I wonder when it will be the case that we no longer have to celebrate when female presidents are named. Recently, UNC named Dartmouth’s interim president as the new UNC-Chapel Hill chancellor. (For those less acronym or basketball savvy, UNC= University of North Carolina, aka the Tarheels.)
Yes, this is a big deal. And yes, the headlines did note that she is a first. Here’s what a recent article said:
“Carol Folt, the interim president of Dartmouth College, will be the next chancellor at the University of North Carolina at Chapel Hill, three sources close to the search said.
Folt, 61, would be the first woman to lead the campus in Chapel Hill, where the 29,000-member student body is 58 percent female.”
As a side note, for those who love the Duke/UNC rivalry: yes, my alma mater, Duke, got there first.
Having said that, yes, another first woman. In my deepest past, a college president I know wanted to stop using the notion of firsts for women as he thought we were done with firsts. Not so much. Not so much at all.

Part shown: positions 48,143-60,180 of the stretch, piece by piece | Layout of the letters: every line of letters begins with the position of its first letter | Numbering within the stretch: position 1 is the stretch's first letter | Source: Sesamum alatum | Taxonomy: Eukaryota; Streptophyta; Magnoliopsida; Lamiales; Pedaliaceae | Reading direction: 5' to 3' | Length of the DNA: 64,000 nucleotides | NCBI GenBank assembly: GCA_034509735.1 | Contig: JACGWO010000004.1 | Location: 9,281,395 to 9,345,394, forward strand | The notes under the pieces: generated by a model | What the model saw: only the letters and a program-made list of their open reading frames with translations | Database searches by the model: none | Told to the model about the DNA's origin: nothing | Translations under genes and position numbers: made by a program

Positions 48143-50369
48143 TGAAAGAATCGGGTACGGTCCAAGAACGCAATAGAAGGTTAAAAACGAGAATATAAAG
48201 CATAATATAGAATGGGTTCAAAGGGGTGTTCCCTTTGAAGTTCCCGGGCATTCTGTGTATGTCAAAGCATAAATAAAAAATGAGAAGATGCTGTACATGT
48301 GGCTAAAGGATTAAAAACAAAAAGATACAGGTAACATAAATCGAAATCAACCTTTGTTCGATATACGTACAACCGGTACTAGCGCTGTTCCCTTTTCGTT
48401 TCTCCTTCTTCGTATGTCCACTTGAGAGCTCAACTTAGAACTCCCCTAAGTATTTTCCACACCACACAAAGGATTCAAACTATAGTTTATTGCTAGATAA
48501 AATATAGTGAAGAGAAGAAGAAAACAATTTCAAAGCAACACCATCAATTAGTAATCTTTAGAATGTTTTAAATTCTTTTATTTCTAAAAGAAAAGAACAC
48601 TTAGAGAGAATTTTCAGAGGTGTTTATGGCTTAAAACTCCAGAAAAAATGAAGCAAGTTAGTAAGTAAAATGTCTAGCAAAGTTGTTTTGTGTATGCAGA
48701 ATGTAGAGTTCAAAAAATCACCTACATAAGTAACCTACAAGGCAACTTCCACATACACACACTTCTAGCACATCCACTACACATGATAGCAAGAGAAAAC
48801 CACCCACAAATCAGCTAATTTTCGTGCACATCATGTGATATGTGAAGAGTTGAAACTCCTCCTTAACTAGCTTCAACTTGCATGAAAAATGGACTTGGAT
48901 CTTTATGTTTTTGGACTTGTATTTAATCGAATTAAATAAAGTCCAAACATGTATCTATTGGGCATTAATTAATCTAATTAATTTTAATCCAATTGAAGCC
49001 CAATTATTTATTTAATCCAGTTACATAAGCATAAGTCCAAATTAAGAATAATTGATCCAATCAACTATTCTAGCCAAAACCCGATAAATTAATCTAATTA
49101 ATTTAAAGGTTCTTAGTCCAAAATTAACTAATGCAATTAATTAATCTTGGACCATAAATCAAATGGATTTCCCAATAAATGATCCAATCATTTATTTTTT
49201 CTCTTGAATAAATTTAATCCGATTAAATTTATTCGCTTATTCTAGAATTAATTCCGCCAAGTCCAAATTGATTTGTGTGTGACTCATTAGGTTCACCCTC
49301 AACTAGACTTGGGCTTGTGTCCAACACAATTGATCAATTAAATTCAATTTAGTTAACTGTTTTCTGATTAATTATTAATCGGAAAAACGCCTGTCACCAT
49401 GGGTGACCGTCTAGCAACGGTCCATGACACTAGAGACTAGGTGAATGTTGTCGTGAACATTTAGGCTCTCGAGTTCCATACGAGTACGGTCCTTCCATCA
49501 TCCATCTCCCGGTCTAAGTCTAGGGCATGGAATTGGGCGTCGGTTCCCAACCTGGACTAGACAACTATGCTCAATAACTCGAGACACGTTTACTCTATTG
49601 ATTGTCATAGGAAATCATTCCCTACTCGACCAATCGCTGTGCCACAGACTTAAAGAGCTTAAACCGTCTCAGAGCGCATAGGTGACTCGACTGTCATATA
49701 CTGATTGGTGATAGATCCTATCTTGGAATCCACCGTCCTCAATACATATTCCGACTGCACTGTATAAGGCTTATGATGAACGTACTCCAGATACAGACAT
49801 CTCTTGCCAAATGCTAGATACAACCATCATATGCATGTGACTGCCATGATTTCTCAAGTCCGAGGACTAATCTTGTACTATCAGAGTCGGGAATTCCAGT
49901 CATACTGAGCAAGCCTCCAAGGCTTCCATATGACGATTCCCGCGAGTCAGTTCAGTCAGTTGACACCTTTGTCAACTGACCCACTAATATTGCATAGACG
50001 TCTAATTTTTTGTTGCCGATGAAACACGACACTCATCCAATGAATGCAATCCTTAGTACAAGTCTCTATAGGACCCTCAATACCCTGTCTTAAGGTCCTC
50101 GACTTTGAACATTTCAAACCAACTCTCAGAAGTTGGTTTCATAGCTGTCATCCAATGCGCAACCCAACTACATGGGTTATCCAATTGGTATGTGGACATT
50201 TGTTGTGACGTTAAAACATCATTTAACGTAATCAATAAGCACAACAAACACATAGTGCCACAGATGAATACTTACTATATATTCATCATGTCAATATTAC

When I was named, the word first was used. And in part it had to do with being the first (non-interim) female president since Shimer’s founders. Women continue to be underrepresented in the top spots at colleges and universities. And, this despite the hoopla around Drew Faust Gilpin (Harvard’s president), for example.
What does this have to do with Chicago?
Well, for one thing, the University of Chicago was ahead of the pack, lo those many years ago, and had a female president, Hannah Gray. (As a side note, she was a recipient of the aforementioned award; click here for information).
How about now? Here are (some, perhaps all) of the female college and university presidents (and chancellors) in Chicago(land):
City Colleges of Chicago, Cheryl L. Hyman, Chancellor
Dominican University, Donna M. Carroll, President
Kennedy-King College, Joyce C. Ester, President
MacCormac College, Marnelle Alexis, President
National Louis University, Nivine Megahed, President
Saint Xavier University, Christine Wiseman, President
Shimer College, Susan Henking, President
Triton College, Patricia Granados, President
And no, this is not 50% of the colleges and universities in Chicago(land). Also, I cannot guarantee I caught everyone — do let us know if there are more!
If you think this is all unimportant, perhaps, click here — especially if you think women colleges presidents have it better than corporate leaders. (Or think about the many who have been targets of criticism not because of their leadership but because of their gender.)